NIGEL THORNTON: Peterborough's quiet revolution

There is a quiet revolution underway in Peterborough and it might prove to be part of the answer to a problem the city has wrestled with for many years.

Friday, 8th April 2016, 10:54 am
Thornton on Thursday column with Peterborough Telegraph's deputy editor Nigel Thornton -

The revolution involves the conversion of office space into affordable homes right in the heart of the city.

From Hereward Tower on Broadway to the old City Club on Priestgate, more and more buildings are becoming homes.

Even dear old Telegraph Towers (aka New Priestgate House) is being converted into flats.

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And the problem these developments could solve is the struggling night-time economy.

For decades, after the office workers go home, the city has emptied and Peterborough has gone to sleep.

When I first arrived here in the late 90s I was staggered to see that even on Friday and Saturday nights the city centre was virtually deserted with metaphorical tumbleweed blowing across Cathedral Square.

The problem has since been exacerbated by the changing social habits that has led to the decline of the nightclub.

The city has been growing at a fast rate, but even with the influx of restaurants Peterborough doesn’t feel like a thriving city at night. The influx of homes should create consumers ready and able to tap into the bars, restaurants and shops in the city centre in the evening.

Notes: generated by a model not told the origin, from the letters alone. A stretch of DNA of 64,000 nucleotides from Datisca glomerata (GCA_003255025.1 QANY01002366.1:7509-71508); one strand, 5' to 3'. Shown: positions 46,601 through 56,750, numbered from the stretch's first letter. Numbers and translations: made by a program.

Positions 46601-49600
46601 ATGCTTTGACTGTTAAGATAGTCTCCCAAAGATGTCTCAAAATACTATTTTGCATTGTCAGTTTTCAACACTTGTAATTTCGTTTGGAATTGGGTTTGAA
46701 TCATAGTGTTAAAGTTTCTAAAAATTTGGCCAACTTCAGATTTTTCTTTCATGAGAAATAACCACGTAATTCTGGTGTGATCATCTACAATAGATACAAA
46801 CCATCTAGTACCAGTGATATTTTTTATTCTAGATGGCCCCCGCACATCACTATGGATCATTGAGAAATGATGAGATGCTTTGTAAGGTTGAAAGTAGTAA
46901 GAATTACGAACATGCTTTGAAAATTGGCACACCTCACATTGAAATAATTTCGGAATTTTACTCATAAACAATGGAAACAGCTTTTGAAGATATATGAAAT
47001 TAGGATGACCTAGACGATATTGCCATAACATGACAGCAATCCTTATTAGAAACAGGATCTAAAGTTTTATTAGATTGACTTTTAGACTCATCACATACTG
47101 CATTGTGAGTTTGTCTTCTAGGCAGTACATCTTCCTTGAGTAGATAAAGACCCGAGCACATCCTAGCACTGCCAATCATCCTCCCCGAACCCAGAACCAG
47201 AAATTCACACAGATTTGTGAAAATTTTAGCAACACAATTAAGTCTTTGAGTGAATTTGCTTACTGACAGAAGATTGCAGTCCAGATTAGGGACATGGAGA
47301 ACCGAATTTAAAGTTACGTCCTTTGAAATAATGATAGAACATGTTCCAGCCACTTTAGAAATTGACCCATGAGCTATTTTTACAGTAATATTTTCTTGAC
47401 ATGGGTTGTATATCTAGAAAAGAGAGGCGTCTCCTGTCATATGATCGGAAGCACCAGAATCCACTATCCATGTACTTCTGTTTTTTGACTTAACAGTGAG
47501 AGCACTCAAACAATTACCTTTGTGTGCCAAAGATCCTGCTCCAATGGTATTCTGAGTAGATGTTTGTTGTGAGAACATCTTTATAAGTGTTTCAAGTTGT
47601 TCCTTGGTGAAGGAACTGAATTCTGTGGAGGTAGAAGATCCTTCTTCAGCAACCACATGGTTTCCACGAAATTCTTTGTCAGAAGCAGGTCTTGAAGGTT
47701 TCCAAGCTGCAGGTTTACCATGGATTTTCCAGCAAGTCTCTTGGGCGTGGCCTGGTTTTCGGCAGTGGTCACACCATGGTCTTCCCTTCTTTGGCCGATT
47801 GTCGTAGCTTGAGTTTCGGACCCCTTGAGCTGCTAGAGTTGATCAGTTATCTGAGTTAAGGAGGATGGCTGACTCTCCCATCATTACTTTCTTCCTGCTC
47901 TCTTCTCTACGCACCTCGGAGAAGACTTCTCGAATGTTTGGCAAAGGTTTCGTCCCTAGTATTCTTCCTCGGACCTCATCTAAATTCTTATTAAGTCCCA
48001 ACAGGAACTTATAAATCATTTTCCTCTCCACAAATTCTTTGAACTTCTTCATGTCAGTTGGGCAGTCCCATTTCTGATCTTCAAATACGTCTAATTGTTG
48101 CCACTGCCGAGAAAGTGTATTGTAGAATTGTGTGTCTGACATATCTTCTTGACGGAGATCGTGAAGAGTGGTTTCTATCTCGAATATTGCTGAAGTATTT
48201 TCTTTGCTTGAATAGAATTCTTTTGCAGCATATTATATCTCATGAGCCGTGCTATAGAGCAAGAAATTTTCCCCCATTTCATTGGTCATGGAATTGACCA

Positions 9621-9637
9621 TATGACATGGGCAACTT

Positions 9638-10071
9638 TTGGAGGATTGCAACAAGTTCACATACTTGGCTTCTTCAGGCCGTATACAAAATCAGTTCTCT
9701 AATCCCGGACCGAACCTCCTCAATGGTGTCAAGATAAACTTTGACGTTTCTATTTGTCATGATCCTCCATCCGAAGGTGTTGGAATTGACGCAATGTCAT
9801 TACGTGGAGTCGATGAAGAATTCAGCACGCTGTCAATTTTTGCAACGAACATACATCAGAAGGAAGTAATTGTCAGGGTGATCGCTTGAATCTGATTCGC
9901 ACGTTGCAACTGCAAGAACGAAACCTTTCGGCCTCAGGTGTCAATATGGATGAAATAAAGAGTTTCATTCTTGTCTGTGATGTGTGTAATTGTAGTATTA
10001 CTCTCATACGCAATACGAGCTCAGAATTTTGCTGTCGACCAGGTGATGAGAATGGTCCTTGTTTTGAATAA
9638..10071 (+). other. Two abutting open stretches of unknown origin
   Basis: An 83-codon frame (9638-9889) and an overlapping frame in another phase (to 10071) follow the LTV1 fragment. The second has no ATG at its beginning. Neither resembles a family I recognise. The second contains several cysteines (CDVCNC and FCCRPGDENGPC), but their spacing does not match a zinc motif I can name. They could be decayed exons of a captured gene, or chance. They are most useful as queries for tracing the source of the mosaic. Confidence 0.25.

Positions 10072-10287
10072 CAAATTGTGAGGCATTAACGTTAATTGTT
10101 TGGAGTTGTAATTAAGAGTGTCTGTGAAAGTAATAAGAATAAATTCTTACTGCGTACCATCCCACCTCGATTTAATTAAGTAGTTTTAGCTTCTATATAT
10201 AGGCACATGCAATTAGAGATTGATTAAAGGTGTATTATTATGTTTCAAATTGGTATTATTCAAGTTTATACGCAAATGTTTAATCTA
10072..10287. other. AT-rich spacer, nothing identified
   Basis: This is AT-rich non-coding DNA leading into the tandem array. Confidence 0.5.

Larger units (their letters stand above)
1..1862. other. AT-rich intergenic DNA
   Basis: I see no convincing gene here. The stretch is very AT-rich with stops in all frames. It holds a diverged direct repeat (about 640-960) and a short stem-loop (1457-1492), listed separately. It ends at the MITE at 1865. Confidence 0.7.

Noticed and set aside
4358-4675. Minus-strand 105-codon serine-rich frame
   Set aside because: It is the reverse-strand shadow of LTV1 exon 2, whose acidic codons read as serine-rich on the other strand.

The other key boost would be the creation of a university andPeterborough really does need one if it is to move to the next level.

And who knows the continued growth of an inner city population allied to a vibrant student community might even lead to a purpose-built decent-sized concert venue.

Diary Of A Bad Dad

As a kid I used to get the “ children in Africa are starving’’ speech from my mum and dad if I dared to leave any food uneaten.

I’ve made a silent promise to myself that I won’t resort to these tactics with my children. Fortunately so far Toddler T and the Toddlernator are proving to have healthy appetites.

Mind you Toddler T takes so long eating her tea I could probably drive to the Democratic Republic of Congo with a selection of green vegetables and be back before she’s tucking into her afters.

Strangely when it comes to ice cream, jelly or cake she polishes it off quicker than a Labrador.

My parents’ words did have an effect on me and I hate wasted food. But having banned myself from the “Africa’’ speech I admit I have succumbed to that disgusting (if you’re not a parent of young children that is) parental habit of eating food they’ve left.

Surprisingly a mouthful of cold baked beans or an half-eaten apple found in a shoe, don’t taste as bad as you’d think.

Getting in this scavanger mindset does have drawbacks though – like when you think you’re eating a bit of discarded rocket and you discover it’s actually a leaf that’s blown in from the garden.